June 28, 2022

Volume XII, Number 179

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June 27, 2022

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Michigan AG: Public Bodies Must Offer Reasonable Accommodations Under the ADA Which Could Include a Remote Participation Option for Meetings Held Pursuant to the Open Meetings Act

On February 4, 2022, Michigan Attorney General Dana Nessel opined that the Americans with Disabilities Act (the "ADA") requires public bodies to afford an individual with a disability a reasonable accommodation to participate in meetings subject to the Michigan Open Meetings Act (the "OMA"), which could include the option to participate virtually. Any individual with a disability, whether a member of the public or a member of the public body, may be entitled to an accommodation.

The OMA requires that "[a]ll meetings of a public body must be open to the public and must be held in a place available to the general public." MCL 15.263(1) (emphasis added). Traditionally, the OMA has been interpreted to mean that meetings must be held within a physical space, not a virtual one. However, in light of the COVID-19 pandemic, the OMA was amended in recent years to allow public meetings to be held electronically, which authorization expired as of January 1, 2022. Consequently, all public meetings now must be held in person, subject to limited exceptions for members of the public body serving in the military.

As the Attorney General noted, the OMA does not generally provide any accommodations for disabled individuals' access to public bodies as members of the public body or the general public. In her opinion, though, she stated:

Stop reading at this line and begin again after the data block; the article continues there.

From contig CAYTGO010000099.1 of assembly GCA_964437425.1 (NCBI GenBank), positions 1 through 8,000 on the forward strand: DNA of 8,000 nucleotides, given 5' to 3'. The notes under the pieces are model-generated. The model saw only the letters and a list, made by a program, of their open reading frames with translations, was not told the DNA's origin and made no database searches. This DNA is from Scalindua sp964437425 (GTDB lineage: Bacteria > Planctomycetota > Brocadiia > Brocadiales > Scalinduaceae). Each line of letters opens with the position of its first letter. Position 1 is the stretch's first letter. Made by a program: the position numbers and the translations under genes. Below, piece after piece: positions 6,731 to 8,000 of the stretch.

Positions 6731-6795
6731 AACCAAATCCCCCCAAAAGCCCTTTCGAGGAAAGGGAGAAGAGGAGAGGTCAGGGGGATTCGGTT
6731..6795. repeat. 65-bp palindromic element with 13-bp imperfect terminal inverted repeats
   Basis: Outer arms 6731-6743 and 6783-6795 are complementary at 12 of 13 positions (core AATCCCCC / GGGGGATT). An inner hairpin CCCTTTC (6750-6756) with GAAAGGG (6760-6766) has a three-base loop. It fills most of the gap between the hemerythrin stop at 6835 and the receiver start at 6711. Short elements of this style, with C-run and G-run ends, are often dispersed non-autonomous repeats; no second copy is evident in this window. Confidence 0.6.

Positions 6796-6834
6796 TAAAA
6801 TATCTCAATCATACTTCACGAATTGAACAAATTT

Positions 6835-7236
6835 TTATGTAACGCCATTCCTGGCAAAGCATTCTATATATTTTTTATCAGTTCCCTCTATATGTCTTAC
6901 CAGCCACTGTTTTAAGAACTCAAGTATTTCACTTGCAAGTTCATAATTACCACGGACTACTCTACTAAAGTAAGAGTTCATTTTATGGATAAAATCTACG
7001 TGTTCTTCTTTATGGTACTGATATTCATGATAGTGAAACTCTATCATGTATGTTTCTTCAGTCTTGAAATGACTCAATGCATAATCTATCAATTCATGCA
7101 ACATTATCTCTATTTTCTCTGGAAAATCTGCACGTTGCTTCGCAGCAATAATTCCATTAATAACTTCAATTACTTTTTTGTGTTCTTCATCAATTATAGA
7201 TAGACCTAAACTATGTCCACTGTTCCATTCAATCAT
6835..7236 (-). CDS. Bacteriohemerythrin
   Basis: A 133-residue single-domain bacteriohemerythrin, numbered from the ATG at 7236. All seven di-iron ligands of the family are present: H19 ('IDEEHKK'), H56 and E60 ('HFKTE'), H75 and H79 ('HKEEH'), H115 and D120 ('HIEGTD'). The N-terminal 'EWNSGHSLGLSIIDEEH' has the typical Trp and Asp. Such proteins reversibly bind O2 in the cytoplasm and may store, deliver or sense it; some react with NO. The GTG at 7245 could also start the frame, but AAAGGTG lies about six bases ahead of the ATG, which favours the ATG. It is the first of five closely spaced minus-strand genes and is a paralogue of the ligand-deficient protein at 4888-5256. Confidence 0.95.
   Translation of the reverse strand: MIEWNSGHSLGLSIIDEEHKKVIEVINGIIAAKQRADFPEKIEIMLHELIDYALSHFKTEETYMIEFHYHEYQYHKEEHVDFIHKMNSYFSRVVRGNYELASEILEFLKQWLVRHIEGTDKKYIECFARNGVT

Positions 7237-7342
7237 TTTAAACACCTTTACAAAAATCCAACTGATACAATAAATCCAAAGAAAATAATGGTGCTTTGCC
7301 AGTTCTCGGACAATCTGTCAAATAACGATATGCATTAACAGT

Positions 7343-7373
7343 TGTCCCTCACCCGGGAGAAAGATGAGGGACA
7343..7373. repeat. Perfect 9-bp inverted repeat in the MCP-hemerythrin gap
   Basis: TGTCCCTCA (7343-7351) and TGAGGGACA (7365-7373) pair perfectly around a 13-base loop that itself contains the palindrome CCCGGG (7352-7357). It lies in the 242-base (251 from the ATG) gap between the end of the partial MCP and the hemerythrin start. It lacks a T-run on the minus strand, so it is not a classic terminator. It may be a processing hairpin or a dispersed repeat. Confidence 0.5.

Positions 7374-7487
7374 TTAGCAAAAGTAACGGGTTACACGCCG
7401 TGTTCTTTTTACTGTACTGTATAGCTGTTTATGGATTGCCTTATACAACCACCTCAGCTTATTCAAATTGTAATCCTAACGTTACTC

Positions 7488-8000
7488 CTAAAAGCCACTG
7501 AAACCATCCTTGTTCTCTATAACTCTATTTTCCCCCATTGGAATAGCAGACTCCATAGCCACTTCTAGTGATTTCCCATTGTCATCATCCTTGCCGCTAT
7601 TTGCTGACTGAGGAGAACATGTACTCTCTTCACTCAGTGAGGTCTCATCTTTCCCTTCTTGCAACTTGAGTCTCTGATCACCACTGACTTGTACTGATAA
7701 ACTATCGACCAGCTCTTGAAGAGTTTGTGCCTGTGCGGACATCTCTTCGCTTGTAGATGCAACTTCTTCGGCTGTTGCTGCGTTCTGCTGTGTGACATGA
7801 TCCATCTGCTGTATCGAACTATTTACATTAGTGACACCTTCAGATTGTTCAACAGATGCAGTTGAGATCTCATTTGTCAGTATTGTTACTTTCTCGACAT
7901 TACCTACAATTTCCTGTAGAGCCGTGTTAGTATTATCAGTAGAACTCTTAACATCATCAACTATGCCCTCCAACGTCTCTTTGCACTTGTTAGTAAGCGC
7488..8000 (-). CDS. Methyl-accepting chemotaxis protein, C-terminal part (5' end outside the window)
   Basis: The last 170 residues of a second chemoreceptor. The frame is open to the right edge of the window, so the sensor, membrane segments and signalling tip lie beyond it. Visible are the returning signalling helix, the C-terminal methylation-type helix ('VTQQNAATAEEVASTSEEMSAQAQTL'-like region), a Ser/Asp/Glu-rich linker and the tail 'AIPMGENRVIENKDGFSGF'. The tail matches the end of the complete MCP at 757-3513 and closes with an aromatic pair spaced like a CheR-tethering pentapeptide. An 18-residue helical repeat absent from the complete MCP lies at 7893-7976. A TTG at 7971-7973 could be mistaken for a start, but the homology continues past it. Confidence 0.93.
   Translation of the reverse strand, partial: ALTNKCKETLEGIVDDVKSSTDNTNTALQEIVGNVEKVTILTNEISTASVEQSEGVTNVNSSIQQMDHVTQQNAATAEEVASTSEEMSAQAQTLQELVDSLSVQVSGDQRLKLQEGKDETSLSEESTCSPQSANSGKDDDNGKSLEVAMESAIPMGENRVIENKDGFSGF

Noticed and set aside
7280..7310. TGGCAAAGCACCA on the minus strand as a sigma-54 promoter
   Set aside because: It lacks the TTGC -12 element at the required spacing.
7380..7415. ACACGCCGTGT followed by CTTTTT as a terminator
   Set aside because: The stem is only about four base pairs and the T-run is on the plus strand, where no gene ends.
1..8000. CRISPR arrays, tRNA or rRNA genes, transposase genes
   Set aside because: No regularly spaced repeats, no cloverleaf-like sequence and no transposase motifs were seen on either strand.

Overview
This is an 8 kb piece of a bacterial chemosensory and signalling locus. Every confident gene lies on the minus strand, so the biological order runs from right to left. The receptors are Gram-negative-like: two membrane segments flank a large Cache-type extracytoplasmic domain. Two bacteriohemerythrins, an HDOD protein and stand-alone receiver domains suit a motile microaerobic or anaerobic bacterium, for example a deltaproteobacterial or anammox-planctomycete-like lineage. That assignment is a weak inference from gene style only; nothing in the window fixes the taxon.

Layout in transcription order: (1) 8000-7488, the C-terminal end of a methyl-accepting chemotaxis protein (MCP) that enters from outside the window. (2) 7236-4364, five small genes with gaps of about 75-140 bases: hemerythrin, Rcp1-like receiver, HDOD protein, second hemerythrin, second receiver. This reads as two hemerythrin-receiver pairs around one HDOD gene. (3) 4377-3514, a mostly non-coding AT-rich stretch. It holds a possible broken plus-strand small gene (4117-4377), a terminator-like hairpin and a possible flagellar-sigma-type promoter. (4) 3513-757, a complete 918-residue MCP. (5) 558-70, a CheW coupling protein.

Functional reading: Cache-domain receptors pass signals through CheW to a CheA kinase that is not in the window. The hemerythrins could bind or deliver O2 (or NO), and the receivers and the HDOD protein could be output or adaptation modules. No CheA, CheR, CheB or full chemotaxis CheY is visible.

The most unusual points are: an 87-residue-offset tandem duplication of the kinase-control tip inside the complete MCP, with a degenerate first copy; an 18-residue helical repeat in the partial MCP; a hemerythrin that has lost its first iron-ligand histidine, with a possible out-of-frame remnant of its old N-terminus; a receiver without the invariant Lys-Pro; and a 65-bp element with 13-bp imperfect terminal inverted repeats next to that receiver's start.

"[T]he [ADA] and Rehabilitation Act require state and local boards and commissions to provide reasonable accommodations, which could include an option to participate virtually, to qualified individuals with a disability who request an accommodation in order to fully participate as a board or commission member or as a member of the general public in meetings that are required by the [OMA] to be held in a place available to the general public."

In discussing whether an individual qualifies for an accommodation, the Attorney General recognized that the analysis is "heavily fact-dependent and resolved on a case-by-case basis," and therefore, "it cannot be stated that, in all situations, an immune-compromised individual is a 'qualified individual with a disability'" under the ADA. However, "the existence of such a condition, or any other underlying condition, that makes an individual particularly susceptible to contracting an illness or disease such as COVID-19 if they were to attend a meeting in a public, physical space, could very well form the basis for a sufficient showing."